In Norse mythology, the valkyries were responsible for bringing half the warriors who have fallen in battle to Valhalla, while the other half go to another famous Viking female figure; Freya, the goddess of fertility, love, beauty, and war.
If you’d like to try your hand at making your own valkyrie knot, here’s a detailed video with instructions:
That said, it is assumed that having long hair was generally seen as more important the higher up on the social ladder one was, with the jarls having long and elaborate hairstyles, while they had their thralls (slaves, who made up around 20-30% of the population) cut their hair short.
What We Know About Viking Beards: Accurate Viking Beard Styles
Vikings were often described and depicted with well-groomed and sometimes elaborate facial hair, ranging from full and long beards to more practical Viking-style mutton chops and mustaches. Historians believe that most Norse men had facial hair, and those who didn’t were even mocked for it according to the sagas.
The Viking beard was also a source of pride, and if someone insulted another man’s beard that was grounds for killing the other man according to the sagas.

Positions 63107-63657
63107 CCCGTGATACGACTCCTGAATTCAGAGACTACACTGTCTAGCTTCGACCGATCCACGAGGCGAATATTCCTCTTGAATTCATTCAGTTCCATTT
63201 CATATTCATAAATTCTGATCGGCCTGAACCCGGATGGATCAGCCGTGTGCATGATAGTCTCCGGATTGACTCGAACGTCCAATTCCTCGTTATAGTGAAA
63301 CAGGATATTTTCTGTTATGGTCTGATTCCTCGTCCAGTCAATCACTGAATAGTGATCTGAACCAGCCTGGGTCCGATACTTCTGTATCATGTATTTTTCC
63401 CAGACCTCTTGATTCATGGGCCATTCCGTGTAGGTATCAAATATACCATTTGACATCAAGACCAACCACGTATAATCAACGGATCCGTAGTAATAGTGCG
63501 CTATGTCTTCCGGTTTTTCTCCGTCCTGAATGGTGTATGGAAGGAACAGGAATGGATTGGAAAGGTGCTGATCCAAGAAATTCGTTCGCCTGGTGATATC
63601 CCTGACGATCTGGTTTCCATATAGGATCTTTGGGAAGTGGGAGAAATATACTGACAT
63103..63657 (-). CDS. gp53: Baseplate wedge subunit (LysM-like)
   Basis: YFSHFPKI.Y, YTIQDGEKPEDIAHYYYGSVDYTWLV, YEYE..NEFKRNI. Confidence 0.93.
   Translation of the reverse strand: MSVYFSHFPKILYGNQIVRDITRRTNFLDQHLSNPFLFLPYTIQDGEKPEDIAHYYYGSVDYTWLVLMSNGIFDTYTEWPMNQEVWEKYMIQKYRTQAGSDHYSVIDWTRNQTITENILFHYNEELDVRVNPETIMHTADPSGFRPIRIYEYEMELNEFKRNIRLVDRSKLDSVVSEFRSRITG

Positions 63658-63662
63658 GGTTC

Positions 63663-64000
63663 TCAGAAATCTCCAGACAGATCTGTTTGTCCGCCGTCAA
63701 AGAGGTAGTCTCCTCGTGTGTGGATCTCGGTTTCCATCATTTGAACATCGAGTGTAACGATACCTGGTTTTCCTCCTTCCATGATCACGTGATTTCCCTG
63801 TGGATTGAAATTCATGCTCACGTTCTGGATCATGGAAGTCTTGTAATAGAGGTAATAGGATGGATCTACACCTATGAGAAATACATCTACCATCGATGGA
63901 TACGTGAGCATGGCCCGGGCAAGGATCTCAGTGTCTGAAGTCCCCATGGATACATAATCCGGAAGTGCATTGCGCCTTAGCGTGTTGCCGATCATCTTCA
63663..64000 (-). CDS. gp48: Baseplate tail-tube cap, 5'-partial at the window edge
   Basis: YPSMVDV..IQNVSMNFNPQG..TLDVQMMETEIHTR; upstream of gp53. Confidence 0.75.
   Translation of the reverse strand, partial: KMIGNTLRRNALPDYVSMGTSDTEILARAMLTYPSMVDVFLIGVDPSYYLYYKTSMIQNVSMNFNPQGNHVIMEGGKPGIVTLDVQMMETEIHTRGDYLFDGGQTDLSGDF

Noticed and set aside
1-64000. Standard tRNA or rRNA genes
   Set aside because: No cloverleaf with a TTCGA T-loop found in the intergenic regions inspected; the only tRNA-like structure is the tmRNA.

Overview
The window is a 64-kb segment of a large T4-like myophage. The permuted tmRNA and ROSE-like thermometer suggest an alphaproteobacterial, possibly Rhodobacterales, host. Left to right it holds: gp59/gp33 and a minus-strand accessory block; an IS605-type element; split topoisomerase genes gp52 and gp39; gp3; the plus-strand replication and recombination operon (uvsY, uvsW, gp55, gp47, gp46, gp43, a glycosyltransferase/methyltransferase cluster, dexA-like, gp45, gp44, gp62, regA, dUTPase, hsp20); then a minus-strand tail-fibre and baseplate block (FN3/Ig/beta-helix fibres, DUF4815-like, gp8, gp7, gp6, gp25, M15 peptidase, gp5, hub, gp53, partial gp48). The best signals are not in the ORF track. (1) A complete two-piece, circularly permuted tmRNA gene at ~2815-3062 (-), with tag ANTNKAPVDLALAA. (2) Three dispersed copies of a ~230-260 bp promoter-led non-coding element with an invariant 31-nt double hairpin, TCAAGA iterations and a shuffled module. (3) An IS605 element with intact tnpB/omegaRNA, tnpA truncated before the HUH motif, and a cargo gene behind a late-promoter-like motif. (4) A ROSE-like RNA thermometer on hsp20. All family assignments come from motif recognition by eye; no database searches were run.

Historical & Archeological Examples of Viking Beard Styles
Despite all the modern-day depictions of elaborate Viking beards, we don’t really have too many sources that show how Viking beards actually looked like and how they were styled.
Here are some examples of historically accurate Viking beard styles that have been found on figures and runestones, and dated back to Viking age Scandinavia:
Photo: Bochum1805 (licensed under CC BY-SA 2.0).
How Common were Viking Beards?
Beards and mustaches were very common in Vikings according to archeological findings and written records. The Viking beard was a source of pride and honor among the free men, and insulting one’s beard could result in a deadly outcome or sometimes even prolonged feuding between families.
Furthermore, recent DNA studies show that people from modern-day Scandinavia have a specific gene-makeup that is linked to more facial hair growth than average, as well as a facial hair growth pattern that is concentrated around the upper lip, cheek, neck, and chin (meaning full beards are common among Scandinavians).
This is assuming Viking Age Scandinavians had a similar genetical makeup for certain markers related to beard growth, which the same study supports, mentioning that Vikings largely had similar genetic markers as modern-day Scandis when it comes to hair growth.
Why Did Norsemen Grow Beards?
According to the Norse sagas, Viking Age Scandinavian men were proud of their beards, and facial hair in archeological findings see a sudden increase during the Viking age (compared to the bronze age), suggesting there was a strong cultural preference for beards.
Njal’s Saga, for example, explains how Norsemen were expected to grow a beard, and those who didn’t were often mocked by both their peers and potential partners.
Did Vikings Braid Their Beard?